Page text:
Liberated Muse, Saartjie Project & Me, Pt. 2

During Liberated Muse and the Saartjie Project event I played for I picked up on a strong vibe.

There’s a lot of spoken word and poetry.  It’s a genre  unto itself.  I’m sure you know it.  It has a certain flavor.  Strong, talented, beautiful black women speaking on themes of freedom, pride, abuse, recovery, sacrifice, race, etc.  Sometimes radical.

Did I hear a piece about “preferring the same gender” last night?

I’m not a fan of the genre of spoken word, per se, but the artistic voices of the individuals is moving, y’know.  And just when I take the feminist-leaning and racial issue probing for granted…

Tales of the Metro

L’Enfant Plaza.  Waiting for the Green Line to the Navy Yard stop.  The Green Line has a lot of black folk on it, by the way.  Lots of teens and tweens, especially.  There was a group of tweens.  Two groups, actually.  Cute, wearing tight clothes, just hanging out.

Not too far from them were three boys.  I had my headphones on, of course, but the boys were loud — intentionally loud.  Like, performance on stage loud so that the girls would hear them.  They would pick out one of the girls and do this:

“Hey, you see that girl over there?”

“Which one?”

“The one with the little feet.”

“Yeh.”

“The tight jeans.”

“Yeh.”

“The ugly shirt.”

“Which one?”

“The big head.”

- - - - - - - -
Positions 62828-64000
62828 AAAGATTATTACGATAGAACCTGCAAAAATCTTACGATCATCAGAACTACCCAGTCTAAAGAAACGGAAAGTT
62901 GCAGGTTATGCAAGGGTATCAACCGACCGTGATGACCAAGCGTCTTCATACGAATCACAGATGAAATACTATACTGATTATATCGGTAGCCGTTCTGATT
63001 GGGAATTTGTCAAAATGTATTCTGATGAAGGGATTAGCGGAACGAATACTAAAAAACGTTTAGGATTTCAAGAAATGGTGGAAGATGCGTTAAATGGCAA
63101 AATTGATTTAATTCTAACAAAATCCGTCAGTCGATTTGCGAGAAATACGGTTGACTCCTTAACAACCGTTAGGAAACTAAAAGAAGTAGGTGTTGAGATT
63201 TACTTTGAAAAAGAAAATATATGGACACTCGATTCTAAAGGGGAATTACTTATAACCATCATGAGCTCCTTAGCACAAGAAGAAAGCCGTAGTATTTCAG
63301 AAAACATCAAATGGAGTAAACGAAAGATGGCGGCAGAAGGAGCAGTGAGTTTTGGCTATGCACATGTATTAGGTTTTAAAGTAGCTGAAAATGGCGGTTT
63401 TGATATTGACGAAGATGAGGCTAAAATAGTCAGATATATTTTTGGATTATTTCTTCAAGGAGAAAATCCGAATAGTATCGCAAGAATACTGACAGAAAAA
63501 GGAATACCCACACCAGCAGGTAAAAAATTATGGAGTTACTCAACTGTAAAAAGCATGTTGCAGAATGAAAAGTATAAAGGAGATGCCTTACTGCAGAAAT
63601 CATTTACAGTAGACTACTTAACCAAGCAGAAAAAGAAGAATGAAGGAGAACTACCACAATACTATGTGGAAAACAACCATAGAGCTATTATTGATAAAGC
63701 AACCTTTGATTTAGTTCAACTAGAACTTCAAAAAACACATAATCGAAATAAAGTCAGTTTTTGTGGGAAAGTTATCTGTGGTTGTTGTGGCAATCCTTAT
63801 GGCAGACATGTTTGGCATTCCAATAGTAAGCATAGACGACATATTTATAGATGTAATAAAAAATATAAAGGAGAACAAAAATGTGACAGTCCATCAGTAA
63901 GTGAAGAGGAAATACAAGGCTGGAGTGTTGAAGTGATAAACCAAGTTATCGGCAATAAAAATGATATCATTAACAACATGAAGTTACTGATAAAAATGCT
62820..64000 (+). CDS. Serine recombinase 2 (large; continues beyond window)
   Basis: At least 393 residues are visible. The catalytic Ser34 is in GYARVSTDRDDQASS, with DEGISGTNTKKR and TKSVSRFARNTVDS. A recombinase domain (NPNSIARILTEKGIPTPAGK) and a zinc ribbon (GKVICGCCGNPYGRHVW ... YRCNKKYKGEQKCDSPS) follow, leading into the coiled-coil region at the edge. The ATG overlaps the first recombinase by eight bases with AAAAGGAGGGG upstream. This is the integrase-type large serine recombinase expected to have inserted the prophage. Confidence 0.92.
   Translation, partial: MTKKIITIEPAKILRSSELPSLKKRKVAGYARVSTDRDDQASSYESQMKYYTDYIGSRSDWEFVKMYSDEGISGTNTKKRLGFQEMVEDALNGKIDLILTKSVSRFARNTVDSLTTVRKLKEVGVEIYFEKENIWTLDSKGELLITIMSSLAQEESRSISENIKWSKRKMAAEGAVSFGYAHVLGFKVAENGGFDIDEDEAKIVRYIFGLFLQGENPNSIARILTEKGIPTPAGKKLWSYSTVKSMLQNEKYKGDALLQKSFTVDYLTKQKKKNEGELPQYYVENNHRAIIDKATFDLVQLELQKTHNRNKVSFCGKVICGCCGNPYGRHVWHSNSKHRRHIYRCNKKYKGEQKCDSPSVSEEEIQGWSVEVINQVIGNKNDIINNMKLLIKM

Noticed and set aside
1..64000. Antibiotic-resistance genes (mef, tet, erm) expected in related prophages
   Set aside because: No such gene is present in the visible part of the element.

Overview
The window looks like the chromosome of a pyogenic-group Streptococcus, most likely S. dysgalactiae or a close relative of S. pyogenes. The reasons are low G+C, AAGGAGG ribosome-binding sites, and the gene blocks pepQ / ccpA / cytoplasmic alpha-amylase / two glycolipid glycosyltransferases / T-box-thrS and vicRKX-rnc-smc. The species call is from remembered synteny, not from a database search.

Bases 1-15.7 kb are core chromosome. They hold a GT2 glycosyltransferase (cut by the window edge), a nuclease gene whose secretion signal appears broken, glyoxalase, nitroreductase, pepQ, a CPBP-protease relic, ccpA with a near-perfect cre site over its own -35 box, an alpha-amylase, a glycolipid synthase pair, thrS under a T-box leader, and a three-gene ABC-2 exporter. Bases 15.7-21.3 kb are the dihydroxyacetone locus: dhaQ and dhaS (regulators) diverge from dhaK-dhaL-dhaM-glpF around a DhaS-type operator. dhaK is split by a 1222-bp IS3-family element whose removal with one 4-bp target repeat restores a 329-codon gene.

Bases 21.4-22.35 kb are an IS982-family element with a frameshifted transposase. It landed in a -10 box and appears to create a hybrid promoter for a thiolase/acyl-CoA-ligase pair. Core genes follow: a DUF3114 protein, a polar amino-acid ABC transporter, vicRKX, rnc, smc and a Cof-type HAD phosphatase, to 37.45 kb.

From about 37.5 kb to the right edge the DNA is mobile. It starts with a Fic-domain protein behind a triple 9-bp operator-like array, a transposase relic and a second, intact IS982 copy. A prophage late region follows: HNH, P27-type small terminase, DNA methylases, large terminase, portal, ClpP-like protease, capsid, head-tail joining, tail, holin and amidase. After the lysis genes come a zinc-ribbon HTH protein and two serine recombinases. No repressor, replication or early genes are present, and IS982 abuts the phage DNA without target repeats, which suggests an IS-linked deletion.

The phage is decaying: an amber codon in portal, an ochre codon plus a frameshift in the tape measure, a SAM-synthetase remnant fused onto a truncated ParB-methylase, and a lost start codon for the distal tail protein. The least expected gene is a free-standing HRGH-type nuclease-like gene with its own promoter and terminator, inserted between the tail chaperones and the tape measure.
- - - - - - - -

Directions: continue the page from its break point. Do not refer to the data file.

“Yeh.”

“Big nose.”

“Yeh.”

“The little ears.”

“Yeh.”

“The big ass forehead.”

“Yeh.”

“She ugly as s—.”

And I saw the girls demeanor change.  The color of their interaction, their group “aura”, changed from something bright and sunny to cloudy and gray-brown.

“Naw, she’s not.”

Then the boys went on to the next girl.  And the next.  And when those girls left on a train, they moved toward another group of girls.  Sat across from them.

One of those girls said something about “not f—king with her or…”.  The boys considered that a challenge and started in.  But their hearts weren’t really in it at that point.  I think they may have known each other, by the way.  They weren’t picking out random strangers.  I hope.

The art of a lot of women, and especially black women, is driven by the pain inflicted by men.  And if life were like musicals — and thank God it’s not — I would have pulled out my guitar, plugged it into the Pignose and sang something to turn that aura back into the vibrant spring colors that they should be.

Quineice’s song that I’ve accompanied her on, “Mr. Crazy”, is about her escaping a dysfunctional, abusive man.   And I wonder how, you know?  How could a man treat a woman like that?

How can black men have so much anger and hate for black women?  Talking about being a pimp the way other cultures talk about being President.  The whole mentality of black women being hos and bitches.  Black men used to call black women their queens.  Now they call black women whores and bitches in heat.  It’s poison.  We didn’t come this far as an ethnic group to turn on each other.  To cannibalize each other’s souls.  To try to own each other.

This is why there’s a Saartjie Project.  And why there’s a Liberated Muse.

I’m glad to be a part of it in the small way that I am.

Artomatic.flyer

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